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Points remain to be proven for Capitals, Canadiens

by Arpon Basu

MONTREAL -- Each team felt it had something to prove, and it can be argued neither of them succeeded.

When the Washington Capitals and Montreal Canadiens, the top two teams in the Eastern Conference, played for the first time this season at Bell Centre on Thursday, there were question marks following each of them in spite of their lofty positions in the standings.

For the Capitals, their five regulation losses entering the game had come against what many would consider the stiffest competition on their schedule to date. Losses to the San Jose Sharks, Pittsburgh Penguins, New York Rangers, Detroit Red Wings and Dallas Stars almost overshadowed their 17 wins.

The Capitals made it 18 wins Thursday with a 3-2 victory against the Canadiens, beating the team that entered the game atop the NHL standings in their building.

So that should put the idea that the Capitals can't beat a top team to rest, right? Wrong.

"It was probably the most solemn win that we've had this year," Capitals coach Barry Trotz said. "No one was satisfied with our performance, really."

Aside from goalie Braden Holtby, the Capitals didn't have much to be proud about Thursday.

They were out-shot 35-19. The Canadiens attempted 73 shots in all situations to the Capitals' 43. It was 56-33 for the Canadiens in 5-on-5 shot attempts.

It was ugly, but it was a win against a top team, so point proven.

Kind of, according to Capitals defenseman Karl Alzner.

"We didn't win against Dallas, we didn't win against the Rangers, and you need to get some confidence by beating those teams because you're going to face them at some point down the line in the (Stanley Cup) Playoffs," Alzner said. "So we're pretty happy that we could kind of prove something."

On the Canadiens side, they want to prove they'll be able to come out of the long-term absence of goaltender Carey Price relatively unscathed, that their strong team play can overcome the loss of their unquestioned best player.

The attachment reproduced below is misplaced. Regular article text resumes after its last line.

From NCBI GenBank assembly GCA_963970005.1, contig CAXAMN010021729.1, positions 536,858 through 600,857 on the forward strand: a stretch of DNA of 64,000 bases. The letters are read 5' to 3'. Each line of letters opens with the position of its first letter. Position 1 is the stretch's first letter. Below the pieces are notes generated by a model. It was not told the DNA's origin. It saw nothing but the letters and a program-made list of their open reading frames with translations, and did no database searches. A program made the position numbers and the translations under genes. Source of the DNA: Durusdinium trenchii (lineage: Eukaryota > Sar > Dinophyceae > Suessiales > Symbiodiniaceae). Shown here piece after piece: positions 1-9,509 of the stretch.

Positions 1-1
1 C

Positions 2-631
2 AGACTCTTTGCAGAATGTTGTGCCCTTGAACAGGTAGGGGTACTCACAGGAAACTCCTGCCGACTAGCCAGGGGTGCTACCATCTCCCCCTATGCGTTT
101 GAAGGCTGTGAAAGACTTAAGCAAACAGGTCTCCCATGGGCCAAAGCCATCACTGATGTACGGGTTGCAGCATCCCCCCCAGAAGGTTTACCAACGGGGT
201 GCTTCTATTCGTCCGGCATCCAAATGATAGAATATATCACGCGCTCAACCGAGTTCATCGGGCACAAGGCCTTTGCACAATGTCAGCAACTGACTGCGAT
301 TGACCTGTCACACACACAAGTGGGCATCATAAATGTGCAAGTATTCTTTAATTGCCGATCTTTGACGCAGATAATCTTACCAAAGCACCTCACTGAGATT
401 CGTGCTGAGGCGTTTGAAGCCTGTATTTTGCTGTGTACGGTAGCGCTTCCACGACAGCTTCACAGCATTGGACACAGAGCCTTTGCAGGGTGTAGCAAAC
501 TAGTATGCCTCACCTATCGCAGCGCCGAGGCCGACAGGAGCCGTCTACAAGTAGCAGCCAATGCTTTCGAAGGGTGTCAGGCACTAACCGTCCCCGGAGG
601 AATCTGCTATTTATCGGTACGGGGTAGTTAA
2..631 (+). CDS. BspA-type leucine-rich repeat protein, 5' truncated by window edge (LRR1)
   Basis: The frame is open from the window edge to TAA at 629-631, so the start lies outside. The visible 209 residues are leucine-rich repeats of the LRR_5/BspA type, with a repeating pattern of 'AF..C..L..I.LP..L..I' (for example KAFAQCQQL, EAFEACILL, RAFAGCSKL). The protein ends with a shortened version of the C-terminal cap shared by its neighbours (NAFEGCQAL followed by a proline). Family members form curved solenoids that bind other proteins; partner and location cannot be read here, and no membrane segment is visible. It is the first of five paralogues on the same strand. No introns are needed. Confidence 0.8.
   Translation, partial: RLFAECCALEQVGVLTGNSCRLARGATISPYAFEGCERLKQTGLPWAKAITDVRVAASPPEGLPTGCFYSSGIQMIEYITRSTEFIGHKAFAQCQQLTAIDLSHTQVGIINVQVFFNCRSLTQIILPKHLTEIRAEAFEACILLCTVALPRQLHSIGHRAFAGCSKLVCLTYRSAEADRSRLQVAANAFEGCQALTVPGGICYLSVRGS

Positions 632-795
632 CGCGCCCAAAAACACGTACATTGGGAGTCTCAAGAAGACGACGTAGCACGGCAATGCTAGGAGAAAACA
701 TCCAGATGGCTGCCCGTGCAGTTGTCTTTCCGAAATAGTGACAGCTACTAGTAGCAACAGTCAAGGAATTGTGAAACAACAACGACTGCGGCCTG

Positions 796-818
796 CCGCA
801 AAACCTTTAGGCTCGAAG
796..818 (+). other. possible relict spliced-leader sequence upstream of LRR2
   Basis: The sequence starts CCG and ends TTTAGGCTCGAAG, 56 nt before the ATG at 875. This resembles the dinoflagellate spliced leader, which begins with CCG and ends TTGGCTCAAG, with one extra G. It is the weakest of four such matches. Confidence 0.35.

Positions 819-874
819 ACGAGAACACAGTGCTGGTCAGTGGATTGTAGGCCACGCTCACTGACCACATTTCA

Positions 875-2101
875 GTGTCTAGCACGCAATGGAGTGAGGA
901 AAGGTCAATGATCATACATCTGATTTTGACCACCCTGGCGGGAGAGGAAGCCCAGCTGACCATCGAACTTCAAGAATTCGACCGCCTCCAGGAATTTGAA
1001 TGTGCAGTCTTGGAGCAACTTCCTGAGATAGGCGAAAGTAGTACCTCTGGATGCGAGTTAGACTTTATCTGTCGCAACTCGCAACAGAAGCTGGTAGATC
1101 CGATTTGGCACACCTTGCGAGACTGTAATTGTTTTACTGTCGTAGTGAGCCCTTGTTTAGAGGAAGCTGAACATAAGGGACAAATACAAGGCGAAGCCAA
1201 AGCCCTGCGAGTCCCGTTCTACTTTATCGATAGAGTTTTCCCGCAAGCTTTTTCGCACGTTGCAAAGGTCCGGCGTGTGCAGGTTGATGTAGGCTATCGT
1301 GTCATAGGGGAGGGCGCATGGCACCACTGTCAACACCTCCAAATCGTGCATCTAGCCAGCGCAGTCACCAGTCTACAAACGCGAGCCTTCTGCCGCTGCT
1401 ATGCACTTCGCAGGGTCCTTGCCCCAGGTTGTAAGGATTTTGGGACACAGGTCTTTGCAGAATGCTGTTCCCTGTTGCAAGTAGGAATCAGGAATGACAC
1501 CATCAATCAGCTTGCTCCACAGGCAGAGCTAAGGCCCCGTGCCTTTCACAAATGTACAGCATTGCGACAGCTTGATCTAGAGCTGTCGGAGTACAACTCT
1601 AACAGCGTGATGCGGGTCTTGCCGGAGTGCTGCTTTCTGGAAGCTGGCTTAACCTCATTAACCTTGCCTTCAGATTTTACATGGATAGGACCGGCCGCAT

Did they prove it? Kind of.

"I can't remember the last time we played in the offensive zone that much and created that many opportunities and had that many chances to score," Canadiens captain Max Pacioretty said. "[Holtby] is a great goalie. He made big saves early and that gives him the confidence to keep doing that.

"That's just the way it goes sometimes. I don't really have an answer for that."

The way the Capitals won Thursday was remarkably similar to what the Canadiens have done to opponents on a regular basis with Price in net. Except this time he wasn't and they lost, which puts the emphasis back on the fact Price is not around for the next six weeks because of a lower-body injury.

"They just played faster," Trotz said of the Canadiens. "They won all the races; chances are probably 2-1 [for the Canadiens]. Holtby gave us a chance to steal that game and he did. And you've seen that in this rink with Carey Price many times too. So that was just our turn, I think."

The Canadiens could not find much fault with how they played, and even the performance of Mike Condon in goal can't be overly criticized. Two of the three goals he allowed, both by T.J. Oshie, came off somewhat unlucky bounces. One shot hit him in the shoulder, popped high in the air, hit Condon's back and went in, while the other was tipped by Oshie in the slot and left Condon little chance.

But at the other end of the rink, Holtby was putting on a show reminiscent of Price.

"I thought he played a phenomenal game," Condon said of Holtby. "We had a ton of grade-A scoring chances against him and he played a phenomenal game. The score could have easily been … 7-3. But he kept us at bay and was a big reason why they won."

So where does that leave the Capitals and Canadiens? Status quo?

Not exactly.

The Capitals finish their three-game road trip at the Winnipeg Jets on Saturday feeling confident they can put forth less than their best effort and come away with two points, largely because they have one of the best goaltenders in the world. Which is a comforting feeling.

"If there's a bad way to win, that's the way to win," Alzner said. "But we're happy right now and that's important."

The Canadiens, who play at the Carolina Hurricanes on Saturday, can take solace in knowing they thoroughly dominated one of the best teams in the NHL for most of the game, and if they were facing practically any other goalie they would have won handily.

"It's tough to say much negative because I really liked our game," Pacioretty said. "I thought we generated a lot. It seemed like we played in their zone forever."

So maybe the Capitals and Canadiens did prove a point, one each can build on moving forward and one that contributes greatly to their confidence.

It just wasn't as emphatic as they would have liked.

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